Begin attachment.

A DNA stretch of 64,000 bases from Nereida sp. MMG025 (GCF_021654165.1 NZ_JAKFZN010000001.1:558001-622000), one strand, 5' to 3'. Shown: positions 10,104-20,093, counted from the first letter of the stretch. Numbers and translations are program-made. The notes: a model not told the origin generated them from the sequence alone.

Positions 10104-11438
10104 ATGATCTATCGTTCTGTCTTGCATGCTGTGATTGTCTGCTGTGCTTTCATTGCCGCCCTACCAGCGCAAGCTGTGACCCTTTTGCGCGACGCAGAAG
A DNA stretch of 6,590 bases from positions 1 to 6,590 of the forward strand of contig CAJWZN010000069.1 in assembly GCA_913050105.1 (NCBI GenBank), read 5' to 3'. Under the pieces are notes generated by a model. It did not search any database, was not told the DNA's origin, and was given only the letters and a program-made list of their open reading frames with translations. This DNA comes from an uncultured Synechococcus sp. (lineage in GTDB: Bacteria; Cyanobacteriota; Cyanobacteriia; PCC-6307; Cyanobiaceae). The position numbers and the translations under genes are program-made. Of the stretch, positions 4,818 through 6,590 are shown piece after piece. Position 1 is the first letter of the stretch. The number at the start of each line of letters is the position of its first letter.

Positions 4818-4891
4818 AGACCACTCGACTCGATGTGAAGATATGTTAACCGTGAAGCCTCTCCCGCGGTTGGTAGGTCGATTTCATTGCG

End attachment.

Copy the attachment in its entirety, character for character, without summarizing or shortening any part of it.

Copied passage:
A DNA stretch of 64,000 bases from Nereida sp. MMG025 (GCF_021654165.1 NZ_JAKFZN010000001.1:558001-622000), one strand, 5' to 3'. Shown: positions 10,104-20,093, counted from the first letter of the stretch. Numbers and translations are program-made. The notes: a model not told the origin generated them from the sequence alone.

Positions 10104-11438
10104 ATGATCTATCGTTCTGTCTTGCATGCTGTGATTGTCTGCTGTGCTTTCATTGCCGCCCTACCAGCGCAAGCTGTGACCCTTTTGCGCGACGCAGAAG
A DNA stretch of 6,590 bases from positions 1 to 6,590 of the forward strand of contig CAJWZN010000069.1 in assembly GCA_913050105.1 (NCBI GenBank), read 5' to 3'. Under the pieces are notes generated by a model. It did not search any database, was not told the DNA's origin, and was given only the letters and a program-made list of their open reading frames with translations. This DNA comes from an uncultured Synechococcus sp. (lineage in GTDB: Bacteria; Cyanobacteriota; Cyanobacteriia; PCC-6307; Cyanobiaceae). The position numbers and the translations under genes are program-made. Of the stretch, positions 4,818 through 6,590 are shown piece after piece. Position 1 is the first letter of the stretch. The number at the start of each line of letters is the position of its first letter.

Positions 4818-4891
4818 AGACCACTCGACTCGATGTGAAGATATGTTAACCGTGAAGCCTCTCCCGCGGTTGGTAGGTCGATTTCATTGCG